On Memorial Day 2004, a friend and I drove into the South Unit of South Dakota's Badlands National Park, located within the Pine Ridge Indian Reservation on a former gunnery range. We stopped at the visitor center, a dilapidated trailer at one end of a crumbling parking lot, but it was closed. No matter, we thought, we can still hike. Studying an informative sign, we learned that this part of the park is "largely undeveloped and lacks access points such as roads and trails." The sign listed requirements for exploring: Get permission from surrounding tribal landowners, use a four-wheel-drive vehicle, watch for unexploded bombs, and, if you see one, don't pull out your cellphone -- the signal might detonate it. We settled for a stroll down a dirt road instead.
Then we drove to the Wounded Knee burial site. Three Natives came up to tell us about their massacred ancestors, and to ask for money. When we returned to our car, a sedan full of Indian youths pulled in and blocked the exit. They sat in their vehicle. We sat in ours, and locked the doors. After several minutes, they drove off. Thus ended the Badlands National Park experience of two nervous white women.
Our experience wasn't necessarily representative; encounters with a few people don't, of course, stand in for an entire culture. And since that time, things have started to change at the South Unit -- at least a little. While the trailer has been replaced by a permanent visitor center, there are no new roads or trails, no hotels, no restaurants. But, as writer Brendan Borrell explains in this issue's cover story, the South Unit will soon have new management. It's likely to become the first national park unit in the U.S. managed entirely by an Indian tribe. (A so-called "tribal national park" in Frog Bay, Wis., is not part of the federal system.)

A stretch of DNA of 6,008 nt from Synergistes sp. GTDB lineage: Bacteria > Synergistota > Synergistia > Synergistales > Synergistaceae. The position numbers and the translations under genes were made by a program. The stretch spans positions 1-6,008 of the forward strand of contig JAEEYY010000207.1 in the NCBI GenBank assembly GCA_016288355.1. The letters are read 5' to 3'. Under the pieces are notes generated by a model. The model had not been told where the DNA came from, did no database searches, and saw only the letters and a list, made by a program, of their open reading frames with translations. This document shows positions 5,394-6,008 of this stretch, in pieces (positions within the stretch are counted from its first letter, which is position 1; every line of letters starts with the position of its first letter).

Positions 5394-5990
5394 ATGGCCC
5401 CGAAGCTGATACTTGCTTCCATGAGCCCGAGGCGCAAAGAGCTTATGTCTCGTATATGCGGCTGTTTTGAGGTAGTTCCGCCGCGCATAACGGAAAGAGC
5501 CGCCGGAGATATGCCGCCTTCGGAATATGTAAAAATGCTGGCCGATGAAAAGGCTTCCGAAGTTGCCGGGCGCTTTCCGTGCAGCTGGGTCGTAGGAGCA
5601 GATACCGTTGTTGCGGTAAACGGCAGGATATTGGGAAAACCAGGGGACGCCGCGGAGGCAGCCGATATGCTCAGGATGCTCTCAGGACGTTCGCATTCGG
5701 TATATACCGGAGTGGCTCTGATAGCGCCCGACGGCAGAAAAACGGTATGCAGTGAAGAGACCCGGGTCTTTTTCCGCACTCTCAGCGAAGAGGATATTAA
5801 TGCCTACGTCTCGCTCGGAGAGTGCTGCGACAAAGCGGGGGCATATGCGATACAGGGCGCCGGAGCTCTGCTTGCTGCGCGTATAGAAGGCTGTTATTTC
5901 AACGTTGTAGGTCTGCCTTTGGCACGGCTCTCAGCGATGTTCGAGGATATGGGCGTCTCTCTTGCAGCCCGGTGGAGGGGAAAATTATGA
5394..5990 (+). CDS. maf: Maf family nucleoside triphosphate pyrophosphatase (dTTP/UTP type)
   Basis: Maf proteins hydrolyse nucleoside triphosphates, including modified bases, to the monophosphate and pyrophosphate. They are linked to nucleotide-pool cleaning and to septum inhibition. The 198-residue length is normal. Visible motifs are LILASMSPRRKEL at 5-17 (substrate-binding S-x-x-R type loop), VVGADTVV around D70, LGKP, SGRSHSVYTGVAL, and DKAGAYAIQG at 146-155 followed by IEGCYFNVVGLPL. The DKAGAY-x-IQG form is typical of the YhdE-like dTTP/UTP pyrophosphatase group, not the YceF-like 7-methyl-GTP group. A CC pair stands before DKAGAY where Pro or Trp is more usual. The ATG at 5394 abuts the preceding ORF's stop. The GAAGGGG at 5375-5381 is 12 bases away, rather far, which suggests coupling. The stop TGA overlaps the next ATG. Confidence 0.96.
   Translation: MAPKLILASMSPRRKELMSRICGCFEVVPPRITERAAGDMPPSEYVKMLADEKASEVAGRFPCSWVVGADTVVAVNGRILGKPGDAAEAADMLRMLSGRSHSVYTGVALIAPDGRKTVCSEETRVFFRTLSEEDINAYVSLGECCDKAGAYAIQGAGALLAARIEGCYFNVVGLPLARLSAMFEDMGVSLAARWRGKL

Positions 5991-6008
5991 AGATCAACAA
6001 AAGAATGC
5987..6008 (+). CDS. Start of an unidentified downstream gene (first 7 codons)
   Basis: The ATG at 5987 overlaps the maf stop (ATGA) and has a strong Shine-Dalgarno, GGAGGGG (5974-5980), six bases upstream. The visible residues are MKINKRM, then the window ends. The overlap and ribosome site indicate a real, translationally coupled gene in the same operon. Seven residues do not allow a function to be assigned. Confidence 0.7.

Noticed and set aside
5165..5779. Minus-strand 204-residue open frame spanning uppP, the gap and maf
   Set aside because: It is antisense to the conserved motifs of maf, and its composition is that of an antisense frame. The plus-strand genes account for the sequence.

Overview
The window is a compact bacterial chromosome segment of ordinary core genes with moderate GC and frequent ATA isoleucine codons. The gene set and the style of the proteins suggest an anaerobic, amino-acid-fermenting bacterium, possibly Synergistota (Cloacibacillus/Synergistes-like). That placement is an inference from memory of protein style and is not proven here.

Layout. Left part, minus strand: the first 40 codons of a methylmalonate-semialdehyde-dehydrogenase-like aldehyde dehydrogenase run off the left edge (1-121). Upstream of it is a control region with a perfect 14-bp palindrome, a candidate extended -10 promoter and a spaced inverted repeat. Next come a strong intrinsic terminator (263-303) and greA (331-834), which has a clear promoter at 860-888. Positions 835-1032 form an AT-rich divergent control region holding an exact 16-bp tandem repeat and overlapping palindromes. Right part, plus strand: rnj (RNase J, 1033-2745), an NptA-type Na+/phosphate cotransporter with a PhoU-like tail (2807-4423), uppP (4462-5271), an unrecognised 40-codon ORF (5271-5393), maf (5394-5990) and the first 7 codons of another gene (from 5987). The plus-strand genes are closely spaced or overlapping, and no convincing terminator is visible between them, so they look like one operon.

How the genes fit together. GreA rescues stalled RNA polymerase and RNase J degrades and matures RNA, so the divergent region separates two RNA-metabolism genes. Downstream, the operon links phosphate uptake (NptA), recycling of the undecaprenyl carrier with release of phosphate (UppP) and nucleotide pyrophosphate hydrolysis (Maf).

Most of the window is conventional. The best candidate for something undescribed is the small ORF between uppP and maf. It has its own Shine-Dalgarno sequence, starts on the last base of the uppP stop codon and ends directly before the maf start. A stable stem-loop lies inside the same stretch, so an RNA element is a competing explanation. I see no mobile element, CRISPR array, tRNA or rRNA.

Many Oglala Sioux leaders have worked hard for decades to make this change happen. The handoff is an important step away from federal paternalism and toward tribal self-determination. If all goes well, it could create an economic boon for the desperately poor Pine Ridge Reservation. And it could shape the destinies of other national parks, especially in the West where almost every park tells a tale of struggle -- of European ideals set against the rights of Natives. Early explorers and the U.S. Army pushed the Blackfeet, Shoshone and other tribes out of the Yellowstone area. In the Grand Canyon, the Havasupai regained ownership of some park lands in 1975. In Arizona, Canyon de Chelly National Monument sits on Navajo trust land and is jointly managed by the tribe and the Park Service. The Yurok are pursuing co-management of part of California's Redwood national and state parks. Giving tribes more say over public lands they originally inhabited is a complex process, fraught with challenge, but it's a long overdue shift. And no place could use it more than the Badlands South Unit.